JACKSONVILLE – Today's look at the Jaguars covers familiar ground.
That's not easy, because when you look around the Jaguars' roster as 2014 Training Camp approaches, what strikes you is that it's difficult finding much that's not relatively new.
The Jaguars since Head Coach Gus Bradley and General Manager David Caldwell took over in the 2013 offseason have steadily and quickly revamped the roster to such an extent that finding veterans with extended tenure is challenging.
It's also increasingly difficult to find players who predate Caldwell and Bradley.
Of the 90 players on the roster, just 18 were acquired before Caldwell and Bradley arrived, and only three – defensive end Tyson Alualu, tight end Marcedes Lewis, kicker Josh Scobee – have been with the team four or more seasons.
This is a changing locker room, a changing culture and a changing roster. That's not surprising for a young team in Year Two of a building process, and it's equally unsurprising that the main storylines of this team in training camp will be about how new faces fit into and contribute in new places.
At the same time, there are veterans who will be key and several mainstays – i.e., players who predate the arrival of Caldwell and Bradley— who must play well.
Here's a look at five such players:
1) Paul Posluszny, middle linebacker.This is an easy choice for this list, because if any player on the Jaguars' defense – or on the entire team for that matter – has been a reliable, productive mainstay in recent seasons, it's Poslusnzy. He's perhaps the team's best free-agent signing of the last decade, joining the team just before 2011 training camp. He not only made his first Pro Bowl last season, he did it in a time of transition in which the entire defense was changing around him. Because Red Bryant is expected to start over Tyson Alualu at one defensive end, Posluszny when the season opens likely will be the only player on defense who has started since the 2011 season. He remains a key leader and model of consistency on defense.
2) Cecil Shorts III, wide receiver.Though Shorts has been a mainstay in recent seasons, the Jaguars need him to be even more of one this season. A fourth-year veteran, Shorts has shown signs the last two seasons of developing into one of the league's more productive receivers, but overall offensive struggles and injuries have kept him from reaching the level he wants. With Justin Blackmon suspended indefinitely, Shorts is easily the most experienced receiver on a very talented – but very young – wide receiver corps. Shorts in 2012 flirted with becoming the first Jaguars receiver to reach 1,000 yards in a season since Jimmy Smith in 2005. If he stays healthy this season, he might do more than flirt with that plateau.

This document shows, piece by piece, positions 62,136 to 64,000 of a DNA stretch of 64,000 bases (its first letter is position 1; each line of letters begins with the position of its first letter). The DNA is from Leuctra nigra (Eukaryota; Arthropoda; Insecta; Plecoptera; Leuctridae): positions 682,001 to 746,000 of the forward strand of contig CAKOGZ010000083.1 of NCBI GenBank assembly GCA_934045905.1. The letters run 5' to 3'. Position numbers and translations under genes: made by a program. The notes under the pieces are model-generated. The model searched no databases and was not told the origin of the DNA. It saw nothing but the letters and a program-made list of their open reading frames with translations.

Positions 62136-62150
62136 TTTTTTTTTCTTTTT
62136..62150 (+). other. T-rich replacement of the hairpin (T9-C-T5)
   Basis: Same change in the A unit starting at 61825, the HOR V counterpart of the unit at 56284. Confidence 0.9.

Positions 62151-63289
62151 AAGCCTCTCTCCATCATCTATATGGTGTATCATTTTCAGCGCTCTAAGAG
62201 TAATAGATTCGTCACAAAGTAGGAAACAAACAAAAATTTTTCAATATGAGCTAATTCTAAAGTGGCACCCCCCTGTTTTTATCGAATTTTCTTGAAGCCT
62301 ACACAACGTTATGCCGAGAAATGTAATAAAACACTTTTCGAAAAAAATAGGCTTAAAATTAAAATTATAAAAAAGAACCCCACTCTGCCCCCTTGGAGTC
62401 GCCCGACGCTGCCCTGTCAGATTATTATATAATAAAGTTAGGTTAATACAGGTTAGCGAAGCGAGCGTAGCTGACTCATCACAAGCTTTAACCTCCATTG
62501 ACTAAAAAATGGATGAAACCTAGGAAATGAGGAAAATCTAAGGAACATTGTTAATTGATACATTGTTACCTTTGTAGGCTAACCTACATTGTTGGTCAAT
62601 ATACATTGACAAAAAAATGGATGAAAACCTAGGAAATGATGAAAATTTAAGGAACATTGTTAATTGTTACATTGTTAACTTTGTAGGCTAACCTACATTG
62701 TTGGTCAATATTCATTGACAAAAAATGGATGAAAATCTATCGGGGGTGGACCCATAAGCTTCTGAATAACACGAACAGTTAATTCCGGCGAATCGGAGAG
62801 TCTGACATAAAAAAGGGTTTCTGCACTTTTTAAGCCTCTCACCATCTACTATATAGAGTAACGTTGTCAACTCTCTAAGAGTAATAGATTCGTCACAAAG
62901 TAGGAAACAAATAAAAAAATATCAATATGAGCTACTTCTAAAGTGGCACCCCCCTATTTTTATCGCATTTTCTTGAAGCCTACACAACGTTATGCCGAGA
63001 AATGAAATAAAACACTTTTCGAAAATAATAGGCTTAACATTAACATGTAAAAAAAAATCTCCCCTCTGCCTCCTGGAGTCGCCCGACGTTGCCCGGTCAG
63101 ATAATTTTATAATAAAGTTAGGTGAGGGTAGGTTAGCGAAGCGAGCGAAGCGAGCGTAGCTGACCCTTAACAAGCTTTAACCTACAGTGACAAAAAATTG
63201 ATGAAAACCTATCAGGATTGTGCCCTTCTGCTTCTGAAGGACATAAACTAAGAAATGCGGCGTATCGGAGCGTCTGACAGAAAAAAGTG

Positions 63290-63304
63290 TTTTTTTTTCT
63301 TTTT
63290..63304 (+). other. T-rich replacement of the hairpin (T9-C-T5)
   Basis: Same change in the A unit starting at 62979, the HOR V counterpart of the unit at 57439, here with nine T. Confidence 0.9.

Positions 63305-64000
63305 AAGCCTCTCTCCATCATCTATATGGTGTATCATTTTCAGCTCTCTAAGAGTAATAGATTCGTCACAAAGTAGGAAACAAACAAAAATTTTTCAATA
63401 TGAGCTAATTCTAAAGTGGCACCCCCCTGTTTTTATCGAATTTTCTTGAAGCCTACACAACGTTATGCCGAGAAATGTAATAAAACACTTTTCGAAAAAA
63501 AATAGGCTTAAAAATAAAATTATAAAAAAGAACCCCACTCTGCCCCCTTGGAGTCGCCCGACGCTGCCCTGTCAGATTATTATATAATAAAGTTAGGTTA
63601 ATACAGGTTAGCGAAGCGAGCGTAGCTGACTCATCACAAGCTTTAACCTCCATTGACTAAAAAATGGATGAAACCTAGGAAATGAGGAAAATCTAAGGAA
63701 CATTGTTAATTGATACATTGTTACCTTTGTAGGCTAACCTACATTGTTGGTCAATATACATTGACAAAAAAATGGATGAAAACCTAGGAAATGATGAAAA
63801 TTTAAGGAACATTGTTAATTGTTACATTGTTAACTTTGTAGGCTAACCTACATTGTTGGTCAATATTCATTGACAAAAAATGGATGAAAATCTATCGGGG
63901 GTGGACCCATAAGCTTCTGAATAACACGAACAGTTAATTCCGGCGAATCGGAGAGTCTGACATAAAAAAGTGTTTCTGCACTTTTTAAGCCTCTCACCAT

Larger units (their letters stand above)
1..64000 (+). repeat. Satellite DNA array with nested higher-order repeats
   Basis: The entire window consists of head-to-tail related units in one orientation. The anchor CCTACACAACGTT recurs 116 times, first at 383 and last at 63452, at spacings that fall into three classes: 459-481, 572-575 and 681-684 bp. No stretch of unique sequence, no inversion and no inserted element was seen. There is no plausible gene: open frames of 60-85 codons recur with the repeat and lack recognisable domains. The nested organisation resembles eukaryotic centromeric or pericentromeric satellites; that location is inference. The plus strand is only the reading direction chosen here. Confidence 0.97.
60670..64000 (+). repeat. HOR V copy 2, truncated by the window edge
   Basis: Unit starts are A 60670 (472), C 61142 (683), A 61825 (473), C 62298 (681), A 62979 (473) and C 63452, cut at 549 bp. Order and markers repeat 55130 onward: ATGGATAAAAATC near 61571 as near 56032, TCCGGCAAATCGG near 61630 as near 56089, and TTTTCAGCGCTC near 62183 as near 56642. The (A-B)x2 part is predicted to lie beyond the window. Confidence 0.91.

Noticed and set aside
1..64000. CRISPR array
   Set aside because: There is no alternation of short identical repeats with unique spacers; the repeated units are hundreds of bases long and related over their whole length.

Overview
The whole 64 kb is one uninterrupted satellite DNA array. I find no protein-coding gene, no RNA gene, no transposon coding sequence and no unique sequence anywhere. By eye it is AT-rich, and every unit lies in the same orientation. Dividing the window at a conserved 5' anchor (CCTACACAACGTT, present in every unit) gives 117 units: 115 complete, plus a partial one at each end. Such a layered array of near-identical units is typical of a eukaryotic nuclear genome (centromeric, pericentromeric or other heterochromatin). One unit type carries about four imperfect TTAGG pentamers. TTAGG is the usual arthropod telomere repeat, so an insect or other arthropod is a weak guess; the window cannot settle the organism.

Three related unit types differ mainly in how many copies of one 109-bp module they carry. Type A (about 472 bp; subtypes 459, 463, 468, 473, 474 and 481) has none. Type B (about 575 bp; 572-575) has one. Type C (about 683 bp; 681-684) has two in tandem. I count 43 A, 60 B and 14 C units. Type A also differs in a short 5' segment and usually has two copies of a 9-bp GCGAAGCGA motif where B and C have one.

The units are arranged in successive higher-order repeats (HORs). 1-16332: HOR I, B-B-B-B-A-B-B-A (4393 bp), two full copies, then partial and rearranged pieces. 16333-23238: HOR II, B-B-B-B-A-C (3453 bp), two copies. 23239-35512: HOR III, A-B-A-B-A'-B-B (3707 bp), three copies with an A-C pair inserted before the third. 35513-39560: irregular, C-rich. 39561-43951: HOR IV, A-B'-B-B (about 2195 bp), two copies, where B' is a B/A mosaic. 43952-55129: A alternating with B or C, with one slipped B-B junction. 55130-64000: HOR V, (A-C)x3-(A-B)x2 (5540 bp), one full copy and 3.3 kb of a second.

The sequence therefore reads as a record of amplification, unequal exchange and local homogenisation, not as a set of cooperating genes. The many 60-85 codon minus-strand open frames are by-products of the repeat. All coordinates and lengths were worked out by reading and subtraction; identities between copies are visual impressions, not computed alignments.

3) Josh Scobee, kicker.Did we say Posluszny was the biggest mainstay? If you include special teams, that title might go to Scobee. A fifth-round selection in the 2004 NFL Draft, Scobee is now entering his 11th NFL season, but he may be kicking at the highest level of his career. He has converted 71 of 78 field goals over the last three seasons, including 23 of 25 last season. He has at times in recent seasons been the Jaguars' most productive offensive player. The team would like for that to not be quite as true this season, but Scobee's reliability and ability in the clutch still make him key.
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4) Tyson Alualu, defensive end. The fourth-year veteran may be slightly less of a mainstay than in the past because he likely won't be starting this season. But that doesn't mean the former first-round selection in the 2010 NFL Draft isn't important. He's expected to back up Red Bryant at the five-technique defensive end position. But while he won't be starting, but the Jaguars signed players such as Bryant, end Chris Clemons and tackle Ziggy Hood because they wanted a heavy rotation on the defensive line; Alualu should be a part of that. Alualu is a solid fit for the run-defense oriented five-technique, and he has yet to miss a game in four NFL seasons.
5) Marcedes Lewis, tight end.Lewis could be more than a mainstay; the nine-year veteran could have a chance at another "breakout" season. Lewis, a first-round selection in the 2006 NFL Draft, is by four seasons the Jaguars' most-tenured position player. He also remains one of the best blocking tight ends in the NFL, and remains a player for whom defenses must account. That makes him valuable to the offense no matter his receiving numbers, but there's a feeling that his productivity in the passing game could increase this season. Offensive coordinator Jedd Fisch believes Lewis' skill set fits the Jaguars' offense perfectly and though he caught just 25 passes for 359 yards and four touchdowns in 11 games last season, Fisch said during the offseason those numbers could have been much bigger had Lewis been healthy. With the improvements around Lewis this season, he could be a far bigger part of the passing offense and could have one his better NFL seasons.